This meditation was originally posted on 9/3/2013.
“For the Son of God, Jesus Christ, who was preached among you by us—by me and Silvanus and Timothy—did not become ‘Yes and no’; on the contrary, a final ‘Yes’ has come in Him. For every one of God’s promises is ‘Yes’ in Him. Therefore, the ‘Amen’ is also spoken through Him by us for God’s glory. Now it is God who strengthens us, with you, in Christ and has anointed us. He has also sealed us and given us the Spirit as a down payment in our hearts” (2 Corinthians 1:19-22, HCSB).
Do you ever get down and depressed because you feel like you’ve got so much to handle and you just can’t do it all? And then you get all locked up inside and you don’t do anything. I call it “gridlock of the soul.” Why even try, you wonder.
It seems like life is saying “No!” to you, “No you can’t. No you can’t. No, no, no!”
When life keeps telling you “No,” there is something you can do to escape soul gridlock.
Open your Bible to 2 Corinthians 1:19-22 and read, re-read, and read these verses again until you realize that when life seems to be telling you “No,” God is telling you “Yes!”
And not just “Yes,” but an emphatic “Yes,” God’s big “YES!”
“The thief comes only to steal and kill and destroy. I came that they may have life and have it abundantly” (John 10:10, ESV).
Jesus used the metaphor of a sheep pen or sheepfold and a shepherd to tell a beautiful story in John 10:1-18 of how God desires to care for and protect His people.
“But I know this; I was blind, and now I can see!…He healed my eyes, and yet you don’t know where he comes from? We know that God doesn’t listen to sinners, but he is ready to hear those who worship him and do his will. Ever since the world began, no one has been able to open the eyes of someone born blind. If this man were not from God, he couldn’t have done it.” (John 9:25,30-33, NLT).
As Jesus and His disciples are walking along they came across a man who was blind from birth and was also a beggar.
The disciples asked Jesus to provide a theological explanation for the man’s unfortunate condition and circumstances: “Why was this man born blind? Was it because of his own sins or his parents’ sins?” (vs 2).
“There was a man named Nicodemus, a Jewish religious leader who was a Pharisee. After dark one evening, he came to speak with Jesus. ‘Rabbi,’ he said, ‘we all know that God has sent you to teach us. Your miraculous signs are evidence that God is with you.’ Jesus replied, ‘I tell you the truth, unless you are born again, you cannot see the Kingdom of God.’ ‘What do you mean?’ exclaimed Nicodemus. ‘How can an old man go back into his mother’s womb and be born again?'” (John 3:1-4, NLT).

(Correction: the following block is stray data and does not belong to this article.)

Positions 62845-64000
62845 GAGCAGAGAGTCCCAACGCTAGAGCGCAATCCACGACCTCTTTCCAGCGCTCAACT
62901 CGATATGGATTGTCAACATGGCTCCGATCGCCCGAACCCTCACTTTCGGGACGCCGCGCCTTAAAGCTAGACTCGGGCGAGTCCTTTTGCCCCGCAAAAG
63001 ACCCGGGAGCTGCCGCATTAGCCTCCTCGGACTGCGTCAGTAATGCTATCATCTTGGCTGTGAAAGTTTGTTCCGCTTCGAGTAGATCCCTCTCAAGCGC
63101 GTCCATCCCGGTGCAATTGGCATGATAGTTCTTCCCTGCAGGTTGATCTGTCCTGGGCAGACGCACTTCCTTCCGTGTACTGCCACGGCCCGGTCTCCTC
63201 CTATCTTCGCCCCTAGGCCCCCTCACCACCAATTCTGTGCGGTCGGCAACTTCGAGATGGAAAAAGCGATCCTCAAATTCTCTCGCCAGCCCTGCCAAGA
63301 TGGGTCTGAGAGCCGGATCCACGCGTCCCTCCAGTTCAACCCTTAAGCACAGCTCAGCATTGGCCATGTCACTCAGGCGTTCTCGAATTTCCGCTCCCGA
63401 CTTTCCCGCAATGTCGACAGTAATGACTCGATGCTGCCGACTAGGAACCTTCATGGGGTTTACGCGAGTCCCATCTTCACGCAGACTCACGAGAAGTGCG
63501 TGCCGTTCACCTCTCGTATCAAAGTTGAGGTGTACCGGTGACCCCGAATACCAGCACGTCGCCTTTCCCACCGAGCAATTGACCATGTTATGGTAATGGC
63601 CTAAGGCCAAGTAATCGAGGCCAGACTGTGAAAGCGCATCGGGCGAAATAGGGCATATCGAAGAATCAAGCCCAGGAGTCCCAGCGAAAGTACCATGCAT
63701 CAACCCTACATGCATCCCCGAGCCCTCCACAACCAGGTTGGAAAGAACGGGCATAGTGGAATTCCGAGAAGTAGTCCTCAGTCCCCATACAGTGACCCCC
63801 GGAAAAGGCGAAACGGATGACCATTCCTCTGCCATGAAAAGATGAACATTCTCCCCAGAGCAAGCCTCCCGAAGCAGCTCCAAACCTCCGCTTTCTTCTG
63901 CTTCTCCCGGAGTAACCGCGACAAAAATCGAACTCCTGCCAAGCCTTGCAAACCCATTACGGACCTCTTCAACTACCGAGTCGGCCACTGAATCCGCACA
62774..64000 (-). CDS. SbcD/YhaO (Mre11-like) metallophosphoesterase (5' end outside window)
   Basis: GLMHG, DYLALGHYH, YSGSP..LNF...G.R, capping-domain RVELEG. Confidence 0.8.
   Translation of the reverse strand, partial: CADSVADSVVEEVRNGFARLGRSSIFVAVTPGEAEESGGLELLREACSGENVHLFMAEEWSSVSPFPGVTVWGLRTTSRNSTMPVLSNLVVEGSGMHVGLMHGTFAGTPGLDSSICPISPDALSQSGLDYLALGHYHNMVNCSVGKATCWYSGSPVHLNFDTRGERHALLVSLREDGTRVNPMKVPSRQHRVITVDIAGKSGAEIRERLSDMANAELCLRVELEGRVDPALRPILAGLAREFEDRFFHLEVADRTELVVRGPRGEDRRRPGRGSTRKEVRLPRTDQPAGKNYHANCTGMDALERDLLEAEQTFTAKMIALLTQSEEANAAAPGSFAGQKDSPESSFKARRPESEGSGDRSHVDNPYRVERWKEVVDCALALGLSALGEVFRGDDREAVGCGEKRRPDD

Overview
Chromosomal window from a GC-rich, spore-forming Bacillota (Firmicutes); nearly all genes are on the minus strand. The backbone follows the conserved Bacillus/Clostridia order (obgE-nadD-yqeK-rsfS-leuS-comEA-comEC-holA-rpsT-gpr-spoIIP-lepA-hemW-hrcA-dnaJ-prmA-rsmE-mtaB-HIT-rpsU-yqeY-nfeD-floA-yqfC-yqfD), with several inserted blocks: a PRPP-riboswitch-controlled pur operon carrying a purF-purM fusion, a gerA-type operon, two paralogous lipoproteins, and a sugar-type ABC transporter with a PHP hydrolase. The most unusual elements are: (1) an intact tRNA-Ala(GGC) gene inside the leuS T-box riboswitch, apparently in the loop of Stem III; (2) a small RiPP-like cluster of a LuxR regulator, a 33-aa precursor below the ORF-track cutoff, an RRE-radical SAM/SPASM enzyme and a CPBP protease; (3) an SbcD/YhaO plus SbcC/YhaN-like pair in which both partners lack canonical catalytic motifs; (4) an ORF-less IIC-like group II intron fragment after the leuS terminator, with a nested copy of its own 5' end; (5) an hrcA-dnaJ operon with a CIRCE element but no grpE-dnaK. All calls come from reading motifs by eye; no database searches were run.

It has been said that perception is reality. In fact, this view could be the mantra of the post-modern era.
The well-known account of the encounter of Nicodemus and Jesus is a story of how people often accept their own flawed perceptions and misconceptions as reality.
“He displayed His glory and His disciples believed in Him.” (John 2:11, HCSB).
When Jesus worked His first miracle at the wedding at Cana, changing the water into wine, the Apostle John concludes that it was a glorious display!
Although this first miracle was a quiet miracle–large pots of water suddenly were turned into wine–it apparently didn’t go unnoticed by Jesus’ disciples.
“For God saved us and called us to live a holy life. He did this, not because we deserved it, but because that was his plan from before the beginning of time—to show us his grace through Christ Jesus.” (2 Timothy 1:9, NLT).
When God saved you, He didn’t do it because you deserved it but because your salvation was always His plan. God’s purpose for His creation has always been determined and redemption is the way He mediates His plan.
“What the law could not do since it was limited by the flesh, God did.” (Romans 8:3, HCSB).
Some consider Romans 8 the greatest, most theologically eloquent chapter about Christian spirituality in the New Testament. Certainly, some verses from Romans 8 are the most often quoted, often taught, and often preached of any in the Bible. Here’s a few examples: